National Catholic Reporter

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Warsaw, Poland

Changes in family life challenge Europe’s Catholic church


When Catholic bishops arrive in Rome this October to debate “the vocation and mission of the family,” most will have carefully diagnosed the situation in their own dioceses.

That task may well have proved hardest in Europe, where traditional notions of family life are being widely challenged. Yet while some Catholics think the church is losing ground in consequence, others are more optimistic.

Polish bishops condemn IVF law, warn Catholics to not use process

Poland's Catholic bishops condemned a law allowing state funding for in vitro fertilization, which was signed into law Wednesday by outgoing President Bronislaw Komorowski despite a seven-year church campaign to block it.

"As with abortion, Catholics cannot use in vitro -- among other reasons because the cost of the birth of a single human person is the destruction of other unborn children," the bishops' conference said.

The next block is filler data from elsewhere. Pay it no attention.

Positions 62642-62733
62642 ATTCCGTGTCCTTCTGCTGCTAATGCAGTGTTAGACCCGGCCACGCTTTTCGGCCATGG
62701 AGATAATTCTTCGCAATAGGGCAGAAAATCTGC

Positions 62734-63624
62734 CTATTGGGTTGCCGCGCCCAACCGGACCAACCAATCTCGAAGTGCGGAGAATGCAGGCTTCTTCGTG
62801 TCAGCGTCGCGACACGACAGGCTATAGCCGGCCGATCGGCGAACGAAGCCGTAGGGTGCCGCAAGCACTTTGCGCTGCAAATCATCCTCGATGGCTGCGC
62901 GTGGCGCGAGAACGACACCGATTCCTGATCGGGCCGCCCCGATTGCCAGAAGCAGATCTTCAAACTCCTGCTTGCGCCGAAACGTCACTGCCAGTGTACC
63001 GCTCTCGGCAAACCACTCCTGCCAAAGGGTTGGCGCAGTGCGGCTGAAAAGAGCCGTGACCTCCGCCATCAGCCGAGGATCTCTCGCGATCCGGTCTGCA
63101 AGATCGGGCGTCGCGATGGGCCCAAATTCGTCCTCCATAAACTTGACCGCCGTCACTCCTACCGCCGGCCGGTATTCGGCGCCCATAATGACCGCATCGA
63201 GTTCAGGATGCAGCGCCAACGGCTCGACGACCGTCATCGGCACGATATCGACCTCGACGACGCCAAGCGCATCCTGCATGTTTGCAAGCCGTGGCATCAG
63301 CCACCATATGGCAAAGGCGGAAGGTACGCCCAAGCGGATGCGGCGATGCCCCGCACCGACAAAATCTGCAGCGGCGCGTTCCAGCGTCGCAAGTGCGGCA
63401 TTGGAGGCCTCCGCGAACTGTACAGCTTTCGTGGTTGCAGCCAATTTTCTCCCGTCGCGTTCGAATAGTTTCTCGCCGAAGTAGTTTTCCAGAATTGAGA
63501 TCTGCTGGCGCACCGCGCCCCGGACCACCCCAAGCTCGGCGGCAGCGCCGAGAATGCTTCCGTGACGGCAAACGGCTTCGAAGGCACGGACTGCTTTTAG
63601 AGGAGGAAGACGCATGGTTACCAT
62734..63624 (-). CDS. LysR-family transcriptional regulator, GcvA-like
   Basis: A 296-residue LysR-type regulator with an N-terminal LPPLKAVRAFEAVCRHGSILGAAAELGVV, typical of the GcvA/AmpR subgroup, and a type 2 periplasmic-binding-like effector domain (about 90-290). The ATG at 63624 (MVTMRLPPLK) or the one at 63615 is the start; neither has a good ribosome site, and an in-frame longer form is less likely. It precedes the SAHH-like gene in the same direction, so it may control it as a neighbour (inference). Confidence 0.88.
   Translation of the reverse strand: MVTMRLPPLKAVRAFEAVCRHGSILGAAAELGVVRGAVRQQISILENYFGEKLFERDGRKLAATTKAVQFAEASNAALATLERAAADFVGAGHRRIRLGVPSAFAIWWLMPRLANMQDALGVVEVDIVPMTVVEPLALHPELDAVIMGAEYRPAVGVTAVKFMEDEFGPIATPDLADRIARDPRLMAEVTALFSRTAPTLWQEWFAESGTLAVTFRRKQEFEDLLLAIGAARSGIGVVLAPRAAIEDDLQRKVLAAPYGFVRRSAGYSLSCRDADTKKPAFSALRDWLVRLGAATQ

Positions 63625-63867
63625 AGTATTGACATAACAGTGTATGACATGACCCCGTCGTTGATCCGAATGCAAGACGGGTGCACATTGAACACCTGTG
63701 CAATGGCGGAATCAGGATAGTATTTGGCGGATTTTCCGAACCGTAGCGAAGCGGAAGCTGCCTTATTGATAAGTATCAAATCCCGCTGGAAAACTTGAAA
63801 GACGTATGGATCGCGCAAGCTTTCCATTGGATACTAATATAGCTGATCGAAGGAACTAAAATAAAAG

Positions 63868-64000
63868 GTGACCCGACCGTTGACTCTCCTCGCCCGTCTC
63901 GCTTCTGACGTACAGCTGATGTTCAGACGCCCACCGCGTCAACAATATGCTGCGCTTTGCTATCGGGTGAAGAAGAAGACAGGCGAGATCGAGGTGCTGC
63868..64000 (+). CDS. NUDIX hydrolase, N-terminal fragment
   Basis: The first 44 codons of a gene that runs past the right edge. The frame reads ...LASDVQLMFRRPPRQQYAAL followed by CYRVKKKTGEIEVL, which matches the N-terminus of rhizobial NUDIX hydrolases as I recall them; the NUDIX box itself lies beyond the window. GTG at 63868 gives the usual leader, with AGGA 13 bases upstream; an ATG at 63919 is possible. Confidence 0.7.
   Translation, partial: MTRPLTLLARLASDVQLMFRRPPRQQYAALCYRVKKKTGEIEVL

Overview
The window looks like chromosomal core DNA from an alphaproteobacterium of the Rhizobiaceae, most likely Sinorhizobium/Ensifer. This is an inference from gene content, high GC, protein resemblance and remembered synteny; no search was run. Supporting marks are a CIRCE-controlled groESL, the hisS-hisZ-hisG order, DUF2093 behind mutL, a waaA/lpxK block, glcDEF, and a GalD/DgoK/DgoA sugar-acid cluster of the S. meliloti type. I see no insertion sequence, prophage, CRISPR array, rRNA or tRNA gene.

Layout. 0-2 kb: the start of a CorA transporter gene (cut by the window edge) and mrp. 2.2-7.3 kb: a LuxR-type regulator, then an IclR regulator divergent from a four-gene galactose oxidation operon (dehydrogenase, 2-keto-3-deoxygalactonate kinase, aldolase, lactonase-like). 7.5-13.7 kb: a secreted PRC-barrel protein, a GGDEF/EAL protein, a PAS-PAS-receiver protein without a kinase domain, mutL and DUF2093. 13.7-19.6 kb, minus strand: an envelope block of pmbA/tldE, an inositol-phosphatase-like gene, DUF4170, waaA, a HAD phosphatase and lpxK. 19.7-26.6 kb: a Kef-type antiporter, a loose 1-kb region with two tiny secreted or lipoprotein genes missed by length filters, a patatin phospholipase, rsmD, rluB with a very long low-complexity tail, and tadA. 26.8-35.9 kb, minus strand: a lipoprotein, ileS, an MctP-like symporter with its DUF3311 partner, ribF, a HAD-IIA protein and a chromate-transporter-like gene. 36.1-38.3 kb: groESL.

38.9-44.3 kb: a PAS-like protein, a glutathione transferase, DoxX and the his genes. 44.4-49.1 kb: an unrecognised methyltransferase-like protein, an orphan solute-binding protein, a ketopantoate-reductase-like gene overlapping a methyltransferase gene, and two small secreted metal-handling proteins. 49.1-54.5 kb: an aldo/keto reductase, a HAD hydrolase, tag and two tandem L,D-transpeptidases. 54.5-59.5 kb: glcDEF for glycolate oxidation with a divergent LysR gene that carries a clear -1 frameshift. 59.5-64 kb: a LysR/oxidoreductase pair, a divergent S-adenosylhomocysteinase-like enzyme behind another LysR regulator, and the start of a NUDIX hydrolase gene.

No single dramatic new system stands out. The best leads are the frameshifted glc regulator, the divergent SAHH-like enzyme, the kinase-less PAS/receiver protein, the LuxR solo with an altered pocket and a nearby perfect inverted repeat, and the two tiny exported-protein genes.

Polish bishops vow to resist change at synod on the family

Poland's Catholic bishops pledged to resist changes to Catholic teaching on marriage and family life at October's synod on the family at the Vatican and rejected demands for reform by German-speaking Catholics.

"Polish church delegates will certainly stick to the understanding of Popes Paul VI and John Paul II," said Msgr. Jozef Kloch, spokesman for the Polish bishops' conference.



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In This Issue

October 21-November 3, 2016

  • Reformation's anniversary brings commemorations, reconsiderations
  • Picks further diversify College of Cardinals
  • Editorial: One-issue obsession imperils credibility
  • Special Section [Print Only]: SAINTS